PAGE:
At eleven thirty PM three crazy gringos awoke from a carefully planned nap and packed every possible long-sleeved layer of clothing into daypacks. Considering we had originally assumed the weather in Guatemala to be appropriate of a blistering summer next to the equator – whereas it’s actually the rainy season, the one Guatemaltecos call winter – it did not take long for us to realize we were woefully unprepared. Six liters of water, six bananas, three bandanas and a pound of granola later, we were as set as we ever would be to conquer Santa Maria.

Conquer would prove to be a very relative term.

At twelve fifteen AM we piled into a van to take us to the peak’s base. Inside, we met our guide Carlos. Carlos is the man. No more than five foot five, he embodies the stereotypical Guatemalan – short in stature, long in character and wit, with a classic mullet to boot. Also, the man could climb a mountain like a goat. He was born to do it. On the volcano, he kept a brisk pace that had all of us, other than the triathlete among us, gasping for breath like chain-smokers in the thinning air. Carlos said he was making up for his last ascent, during which eight Dutch women had bored him with their sluggish eight hour pace. I cursed their country all the way up.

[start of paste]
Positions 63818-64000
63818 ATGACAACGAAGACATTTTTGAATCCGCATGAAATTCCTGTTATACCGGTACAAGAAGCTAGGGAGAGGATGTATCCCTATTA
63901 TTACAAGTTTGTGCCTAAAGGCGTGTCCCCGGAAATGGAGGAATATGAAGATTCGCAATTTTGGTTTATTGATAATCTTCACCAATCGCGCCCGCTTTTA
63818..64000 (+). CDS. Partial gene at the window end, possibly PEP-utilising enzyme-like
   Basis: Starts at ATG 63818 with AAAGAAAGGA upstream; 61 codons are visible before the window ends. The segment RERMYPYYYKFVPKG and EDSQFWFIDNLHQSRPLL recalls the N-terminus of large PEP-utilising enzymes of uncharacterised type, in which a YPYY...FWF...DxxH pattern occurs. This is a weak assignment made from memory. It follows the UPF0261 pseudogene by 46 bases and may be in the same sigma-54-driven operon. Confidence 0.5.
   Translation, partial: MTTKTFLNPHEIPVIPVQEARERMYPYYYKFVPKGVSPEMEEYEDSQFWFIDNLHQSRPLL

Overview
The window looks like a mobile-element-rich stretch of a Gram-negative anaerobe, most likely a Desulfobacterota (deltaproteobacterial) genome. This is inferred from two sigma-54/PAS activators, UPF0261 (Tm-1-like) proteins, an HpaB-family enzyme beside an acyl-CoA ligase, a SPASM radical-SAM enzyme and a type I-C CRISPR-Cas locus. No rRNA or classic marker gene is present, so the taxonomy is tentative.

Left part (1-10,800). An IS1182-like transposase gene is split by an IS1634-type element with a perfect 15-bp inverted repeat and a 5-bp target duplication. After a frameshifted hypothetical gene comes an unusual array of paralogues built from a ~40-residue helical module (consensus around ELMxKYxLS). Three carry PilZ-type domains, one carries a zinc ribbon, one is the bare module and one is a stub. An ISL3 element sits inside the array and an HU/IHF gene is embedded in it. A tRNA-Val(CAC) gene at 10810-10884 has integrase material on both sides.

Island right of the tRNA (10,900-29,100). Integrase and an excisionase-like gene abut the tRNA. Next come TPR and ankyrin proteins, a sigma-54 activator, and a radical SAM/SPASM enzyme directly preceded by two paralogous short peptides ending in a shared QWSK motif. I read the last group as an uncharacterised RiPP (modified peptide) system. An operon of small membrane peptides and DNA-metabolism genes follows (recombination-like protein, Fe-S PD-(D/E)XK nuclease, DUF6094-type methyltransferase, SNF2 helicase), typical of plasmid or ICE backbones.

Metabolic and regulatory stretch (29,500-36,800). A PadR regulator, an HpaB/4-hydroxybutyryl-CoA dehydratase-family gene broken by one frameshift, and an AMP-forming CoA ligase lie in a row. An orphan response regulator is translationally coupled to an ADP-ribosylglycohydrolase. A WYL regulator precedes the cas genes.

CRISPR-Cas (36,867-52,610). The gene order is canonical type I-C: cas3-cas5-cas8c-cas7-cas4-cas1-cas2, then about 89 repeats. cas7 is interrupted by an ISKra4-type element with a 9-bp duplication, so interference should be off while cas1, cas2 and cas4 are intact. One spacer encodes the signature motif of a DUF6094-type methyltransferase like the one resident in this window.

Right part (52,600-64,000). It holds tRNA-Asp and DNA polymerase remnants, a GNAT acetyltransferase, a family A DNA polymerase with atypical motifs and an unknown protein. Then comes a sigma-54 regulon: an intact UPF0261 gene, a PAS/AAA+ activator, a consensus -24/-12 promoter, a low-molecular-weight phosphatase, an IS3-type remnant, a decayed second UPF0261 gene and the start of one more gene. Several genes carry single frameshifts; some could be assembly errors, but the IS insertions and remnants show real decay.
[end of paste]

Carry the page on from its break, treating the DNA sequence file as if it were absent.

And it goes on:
At four thirty AM we were literally on top of the world. One problem: we couldn’t see anything in the pitch black of the early morning. Carlos’ backbreaking pace doomed us to an hour of stagnancy and absolute vulnerability to the type of wind and cold that would make a northeastern winter proud.

When the sun finally lent some rays an hour later, we finally had evidence that 12,300 feet stood between us and the ground. Santa Maria’s massive shadow was perhaps the most impressive, stretching well into the opposite horizon, dominating the landscape at our feet like nothing we had ever seen. Another lesser volcano blew its top thousands of feet below. Mentally and physically validated, we tried to soak it all in. But there were too many colors and too many peaks. Before we could put it all together, we were ready to rumble. It was all just another day’s work.